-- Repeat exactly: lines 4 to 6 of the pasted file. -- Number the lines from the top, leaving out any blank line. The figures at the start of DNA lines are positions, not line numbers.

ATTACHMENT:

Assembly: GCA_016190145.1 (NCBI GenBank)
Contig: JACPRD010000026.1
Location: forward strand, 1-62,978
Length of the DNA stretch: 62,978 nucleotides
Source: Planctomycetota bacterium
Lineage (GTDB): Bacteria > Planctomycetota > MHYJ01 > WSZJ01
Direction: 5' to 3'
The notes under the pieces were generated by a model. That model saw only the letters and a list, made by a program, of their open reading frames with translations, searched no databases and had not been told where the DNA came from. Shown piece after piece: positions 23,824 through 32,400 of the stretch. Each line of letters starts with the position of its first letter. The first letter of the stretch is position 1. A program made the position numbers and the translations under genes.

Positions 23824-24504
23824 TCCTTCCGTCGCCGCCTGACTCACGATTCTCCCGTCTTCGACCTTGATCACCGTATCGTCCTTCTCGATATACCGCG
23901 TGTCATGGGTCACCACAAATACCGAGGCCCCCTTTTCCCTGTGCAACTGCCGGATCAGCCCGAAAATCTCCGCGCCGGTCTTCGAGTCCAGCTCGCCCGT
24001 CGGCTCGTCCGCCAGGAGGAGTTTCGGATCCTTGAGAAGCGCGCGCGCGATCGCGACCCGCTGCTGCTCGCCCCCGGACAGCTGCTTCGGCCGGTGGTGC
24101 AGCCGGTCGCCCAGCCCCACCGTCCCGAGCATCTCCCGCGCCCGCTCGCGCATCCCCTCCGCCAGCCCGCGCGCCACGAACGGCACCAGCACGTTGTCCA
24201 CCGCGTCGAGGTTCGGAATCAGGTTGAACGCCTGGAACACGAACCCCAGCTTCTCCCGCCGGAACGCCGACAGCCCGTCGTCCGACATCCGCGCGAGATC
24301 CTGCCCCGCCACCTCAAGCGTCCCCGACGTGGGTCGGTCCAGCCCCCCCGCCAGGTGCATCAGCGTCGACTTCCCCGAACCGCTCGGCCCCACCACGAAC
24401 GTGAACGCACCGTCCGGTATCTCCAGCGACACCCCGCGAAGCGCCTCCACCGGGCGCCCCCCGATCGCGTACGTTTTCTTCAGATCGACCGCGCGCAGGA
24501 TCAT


Length of the DNA stretch: 62,978 nucleotides
Source: Planctomycetota bacterium
Lineage (GTDB): Bacteria > Planctomycetota > MHYJ01 > WSZJ01